Laughter is (almost) the Best Medicine

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Laughing is linked to some surprising health benefits. It's believed that regular laughter can reduce heart disease risk, lower artery inflammation and even lower cholesterol levels. 

As the old saying goes, 'laughter is the best medicine'. According to some research, this may be true. A daily chuckle could help your heart in a variety of ways.

A 2016 study of people aged 65 and over found that daily laughter is associated with lower rates of cardiovascular disease. Participants in this study were asked about their medical history as well as how often they laughed. The results of this study found that people that never laughed, or seldom laughed, were 1.2 times more likely to have cardiovascular disease. They were also 1.6 times more likely to have experienced a stroke1. The researchers could not say with certainty that laughter is behind these remarkable improvements in health. However, we do know that laughing causes our body to release feel-good hormones like serotonin, which may decrease a person's risk of coronary artery disease and heart attack2.

1 https://www.ncbi.nlm.nih.gov/pmc/articles/PMC5037252/

https://www.ahajournals.org/doi/full/10.1161/01.cir.100.5.483#:~:text=Conclusions%E2%80%94The%20study%20suggests%20that,adjustment%20for%20conventional%20risk%20factors.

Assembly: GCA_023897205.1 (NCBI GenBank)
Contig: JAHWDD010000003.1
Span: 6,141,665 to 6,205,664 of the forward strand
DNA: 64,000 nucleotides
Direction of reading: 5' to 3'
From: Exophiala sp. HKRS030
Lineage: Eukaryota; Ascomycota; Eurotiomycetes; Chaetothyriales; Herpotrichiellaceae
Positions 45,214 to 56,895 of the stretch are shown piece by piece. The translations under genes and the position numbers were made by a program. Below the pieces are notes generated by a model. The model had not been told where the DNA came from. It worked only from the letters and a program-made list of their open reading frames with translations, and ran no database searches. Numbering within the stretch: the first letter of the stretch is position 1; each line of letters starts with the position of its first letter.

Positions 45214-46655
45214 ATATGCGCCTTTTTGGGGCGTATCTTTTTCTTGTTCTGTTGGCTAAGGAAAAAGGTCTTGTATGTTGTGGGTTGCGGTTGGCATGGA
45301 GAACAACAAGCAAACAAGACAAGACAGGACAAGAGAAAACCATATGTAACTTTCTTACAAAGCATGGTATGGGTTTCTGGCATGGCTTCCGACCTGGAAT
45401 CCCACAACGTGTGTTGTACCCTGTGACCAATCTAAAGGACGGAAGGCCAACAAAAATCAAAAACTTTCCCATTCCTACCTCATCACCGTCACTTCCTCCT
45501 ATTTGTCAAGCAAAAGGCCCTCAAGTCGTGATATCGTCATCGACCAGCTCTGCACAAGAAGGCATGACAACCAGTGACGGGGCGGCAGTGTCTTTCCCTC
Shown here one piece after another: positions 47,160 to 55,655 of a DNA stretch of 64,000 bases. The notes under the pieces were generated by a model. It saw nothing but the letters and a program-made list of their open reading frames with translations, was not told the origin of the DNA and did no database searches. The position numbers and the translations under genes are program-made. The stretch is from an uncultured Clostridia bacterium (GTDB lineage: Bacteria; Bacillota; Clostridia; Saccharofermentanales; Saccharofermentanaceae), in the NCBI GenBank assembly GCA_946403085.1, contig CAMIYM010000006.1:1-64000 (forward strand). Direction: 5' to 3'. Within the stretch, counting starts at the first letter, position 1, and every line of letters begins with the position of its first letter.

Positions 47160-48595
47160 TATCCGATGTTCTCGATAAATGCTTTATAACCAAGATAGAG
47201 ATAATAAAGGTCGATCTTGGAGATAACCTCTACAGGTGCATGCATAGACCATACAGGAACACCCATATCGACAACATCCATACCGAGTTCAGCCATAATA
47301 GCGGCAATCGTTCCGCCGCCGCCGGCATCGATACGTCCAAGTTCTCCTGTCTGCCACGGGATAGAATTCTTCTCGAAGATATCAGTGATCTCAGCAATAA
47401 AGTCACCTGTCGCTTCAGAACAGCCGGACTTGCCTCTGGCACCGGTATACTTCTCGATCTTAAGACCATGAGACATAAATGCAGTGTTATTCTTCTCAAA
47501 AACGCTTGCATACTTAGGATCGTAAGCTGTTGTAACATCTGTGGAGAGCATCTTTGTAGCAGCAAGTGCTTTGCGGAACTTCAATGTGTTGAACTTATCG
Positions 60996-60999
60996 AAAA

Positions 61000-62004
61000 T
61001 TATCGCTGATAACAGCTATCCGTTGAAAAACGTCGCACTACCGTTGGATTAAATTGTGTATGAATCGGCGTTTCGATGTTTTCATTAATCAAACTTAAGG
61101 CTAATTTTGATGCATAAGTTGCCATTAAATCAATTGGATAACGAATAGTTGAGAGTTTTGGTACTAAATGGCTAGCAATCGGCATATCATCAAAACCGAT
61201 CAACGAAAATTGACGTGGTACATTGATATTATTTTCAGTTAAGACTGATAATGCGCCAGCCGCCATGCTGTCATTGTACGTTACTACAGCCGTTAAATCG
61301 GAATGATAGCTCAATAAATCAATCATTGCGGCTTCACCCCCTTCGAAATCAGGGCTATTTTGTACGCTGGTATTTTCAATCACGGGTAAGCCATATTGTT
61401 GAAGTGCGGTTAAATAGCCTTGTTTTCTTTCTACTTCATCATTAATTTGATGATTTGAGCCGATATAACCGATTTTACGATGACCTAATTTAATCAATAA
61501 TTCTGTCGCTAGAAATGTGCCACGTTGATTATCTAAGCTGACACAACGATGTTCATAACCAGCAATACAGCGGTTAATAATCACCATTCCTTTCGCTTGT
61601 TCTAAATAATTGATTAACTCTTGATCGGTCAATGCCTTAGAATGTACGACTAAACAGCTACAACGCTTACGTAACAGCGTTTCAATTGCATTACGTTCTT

Although it's not immediately obvious, our mood and our cholesterol levels are linked with each other. The amount of HDL Cholesterol, also known as the 'good' cholesterol, in our blood may be boosted by laughter according to some limited research3. Laughter could be especially useful for people with diabetes, who often have low levels of HDL cholesterol in their blood. These results may not be achievable with a quick chuckle or chortle as only joyous, side-splitting laughter was shown to affect cholesterol levels.

3 https://faseb.onlinelibrary.wiley.com/doi/abs/10.1096/fasebj.23.1_supplement.990.1

The act of laughing may also help to lower inflammation in the arteries and veins. These vitally important blood vessels carry blood around our body, ensuring that each of our cells has a fresh supply the oxygen-rich blood we need to survive. When blood vessels become inflamed, they get narrower and if the blood vessels that supply an organ are inflamed, serious illnesses can occur4.

A 2009 study hypothesized that laughter may lead to more nitric oxide being released into our bloodstream. Researchers found that laughter increased the amount of vasodilation (relaxing of the blood vessels) by 22%. This result is equivalent to the amount of vasodilation associated with taking statins or doing aerobic exercise5. Laughing isn't the only way to increase the amount of nitric oxide in the body. Eating foods rich in antioxidants like fruits, dark chocolate and garlic can also boost nitric oxide levels.

4 https://www.nhs.uk/conditions/vasculitis/

5 https://www.ncbi.nlm.nih.gov/pmc/articles/PMC2814549/

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